Federal Gas Tax
Posted: February 13, 2015
The lower gasoline prices that we've experienced recently (until a recent uptick at the pump) have created a considerable windfall for those of us who put a lot of mileage on our vehicles. Unfortunately, the recent upswing in jobs and revenue generated by the lower gas prices will all be for naught if something isn't done soon to fix our nation's aging infrastructure - especially our highways and bridges.
I am usually not in favor of raising taxes. But I believe now is the time to raise the gasoline tax over the next two years so long as the money raised is used solely for improvements to our highways, bridges and improvements in mass transit.
The federal gas tax of 18.4 cents per gallon has not been raised since 1993 - the longest it's gone without an increase. Since the gas tax has not kept up with inflation or with improvements to vehicles, the country is attempting to operate a 2015 transportation system on 1993 dollars.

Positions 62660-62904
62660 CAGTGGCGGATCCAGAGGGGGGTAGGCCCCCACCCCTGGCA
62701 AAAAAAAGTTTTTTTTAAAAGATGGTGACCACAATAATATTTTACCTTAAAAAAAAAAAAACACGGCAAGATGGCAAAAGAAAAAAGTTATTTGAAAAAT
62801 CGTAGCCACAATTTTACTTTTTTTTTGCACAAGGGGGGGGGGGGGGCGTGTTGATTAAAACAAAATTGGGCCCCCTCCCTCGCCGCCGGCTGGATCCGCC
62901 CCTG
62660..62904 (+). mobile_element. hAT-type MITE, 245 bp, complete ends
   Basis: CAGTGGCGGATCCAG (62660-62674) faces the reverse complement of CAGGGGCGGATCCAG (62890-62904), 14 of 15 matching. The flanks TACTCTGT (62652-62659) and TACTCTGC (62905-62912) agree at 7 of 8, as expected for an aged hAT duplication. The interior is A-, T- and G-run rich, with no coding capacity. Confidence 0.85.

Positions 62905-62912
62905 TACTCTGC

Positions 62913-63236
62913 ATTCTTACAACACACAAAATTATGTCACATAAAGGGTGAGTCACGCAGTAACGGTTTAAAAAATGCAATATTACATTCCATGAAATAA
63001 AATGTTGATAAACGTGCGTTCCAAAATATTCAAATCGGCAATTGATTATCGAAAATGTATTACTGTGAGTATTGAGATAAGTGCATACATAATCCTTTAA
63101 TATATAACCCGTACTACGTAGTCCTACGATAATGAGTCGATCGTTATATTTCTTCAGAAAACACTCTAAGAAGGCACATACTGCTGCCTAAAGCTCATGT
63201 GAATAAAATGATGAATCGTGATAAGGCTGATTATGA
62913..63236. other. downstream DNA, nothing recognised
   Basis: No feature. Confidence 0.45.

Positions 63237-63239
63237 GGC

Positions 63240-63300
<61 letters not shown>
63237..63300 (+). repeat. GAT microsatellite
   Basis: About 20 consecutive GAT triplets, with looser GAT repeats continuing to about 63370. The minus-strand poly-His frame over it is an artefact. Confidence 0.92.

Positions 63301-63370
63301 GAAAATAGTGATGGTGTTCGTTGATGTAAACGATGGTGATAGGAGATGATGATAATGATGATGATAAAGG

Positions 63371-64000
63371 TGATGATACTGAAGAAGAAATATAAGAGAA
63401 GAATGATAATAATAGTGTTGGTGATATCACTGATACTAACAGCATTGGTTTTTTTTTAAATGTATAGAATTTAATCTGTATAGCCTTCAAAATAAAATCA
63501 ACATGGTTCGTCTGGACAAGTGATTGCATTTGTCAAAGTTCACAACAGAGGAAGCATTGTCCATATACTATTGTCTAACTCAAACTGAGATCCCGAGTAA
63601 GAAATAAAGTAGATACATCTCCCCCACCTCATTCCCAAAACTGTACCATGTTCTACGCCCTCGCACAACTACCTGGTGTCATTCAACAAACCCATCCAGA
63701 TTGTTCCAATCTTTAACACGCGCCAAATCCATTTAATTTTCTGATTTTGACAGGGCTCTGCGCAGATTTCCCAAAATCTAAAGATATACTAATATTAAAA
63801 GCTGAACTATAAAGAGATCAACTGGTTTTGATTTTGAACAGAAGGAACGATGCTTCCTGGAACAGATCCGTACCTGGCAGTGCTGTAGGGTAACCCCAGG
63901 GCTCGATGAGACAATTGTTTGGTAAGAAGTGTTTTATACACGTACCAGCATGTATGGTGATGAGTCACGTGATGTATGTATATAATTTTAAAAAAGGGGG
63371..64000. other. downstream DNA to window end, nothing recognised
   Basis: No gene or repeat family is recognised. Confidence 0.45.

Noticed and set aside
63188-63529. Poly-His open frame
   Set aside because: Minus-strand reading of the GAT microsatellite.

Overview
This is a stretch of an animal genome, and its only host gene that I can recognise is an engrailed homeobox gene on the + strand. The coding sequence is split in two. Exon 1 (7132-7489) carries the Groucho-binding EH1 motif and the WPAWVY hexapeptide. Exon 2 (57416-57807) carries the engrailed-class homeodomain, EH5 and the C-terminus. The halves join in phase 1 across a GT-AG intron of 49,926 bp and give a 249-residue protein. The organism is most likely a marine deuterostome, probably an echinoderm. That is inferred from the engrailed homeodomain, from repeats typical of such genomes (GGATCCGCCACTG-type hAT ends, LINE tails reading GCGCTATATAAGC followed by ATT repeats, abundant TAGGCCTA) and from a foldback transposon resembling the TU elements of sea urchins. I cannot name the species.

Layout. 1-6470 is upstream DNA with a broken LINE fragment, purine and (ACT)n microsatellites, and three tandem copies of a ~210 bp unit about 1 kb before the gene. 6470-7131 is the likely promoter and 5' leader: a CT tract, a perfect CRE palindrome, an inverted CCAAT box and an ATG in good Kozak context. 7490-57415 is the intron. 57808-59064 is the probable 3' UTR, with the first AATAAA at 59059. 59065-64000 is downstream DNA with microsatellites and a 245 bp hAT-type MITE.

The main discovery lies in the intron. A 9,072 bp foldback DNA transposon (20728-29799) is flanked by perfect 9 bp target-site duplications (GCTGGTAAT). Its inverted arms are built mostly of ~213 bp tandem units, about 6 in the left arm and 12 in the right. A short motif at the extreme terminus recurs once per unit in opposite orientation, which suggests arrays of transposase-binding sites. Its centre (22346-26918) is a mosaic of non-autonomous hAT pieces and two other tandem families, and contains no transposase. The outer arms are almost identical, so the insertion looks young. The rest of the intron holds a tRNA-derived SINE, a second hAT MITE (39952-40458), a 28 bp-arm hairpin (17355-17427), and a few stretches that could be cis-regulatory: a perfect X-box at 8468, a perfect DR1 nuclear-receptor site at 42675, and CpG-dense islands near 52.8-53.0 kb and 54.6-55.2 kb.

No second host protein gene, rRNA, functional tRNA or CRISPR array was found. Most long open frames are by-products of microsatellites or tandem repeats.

Many parts of the national highway system are in poor condition. A recent study by the American Association of State Highway and Transportation Officials found that there are approximately 64,000 structurally-deficient bridges across the country. By 2020, it is estimated that obsolete infrastructure will cost the national economy nearly 900,000 jobs and suppress domestic product growth by $897 billion.
If one takes into account the time wasted by drivers who deal with highway congestion, the national economy loses opportunities because of delays in deliveries. Continued deterioration of the transportation system means a loss of productivity in the economy. It also means that the costs of products and services goes up while employee productivity declines.
It is estimated that highways alone need annual capital investments of at least $120 billion from all levels of government to maintain what we already have and increase capacity on our roadways. However, federal, state, county and city budgets only spent a combined $88 billion on highway capital improvements in 2010, the last year for which full figures are available.
This should be the time that Congress makes transportation projects a priority. It can be done by raising the federal gas tax by only a few cents and tie the future of the tax to inflation.
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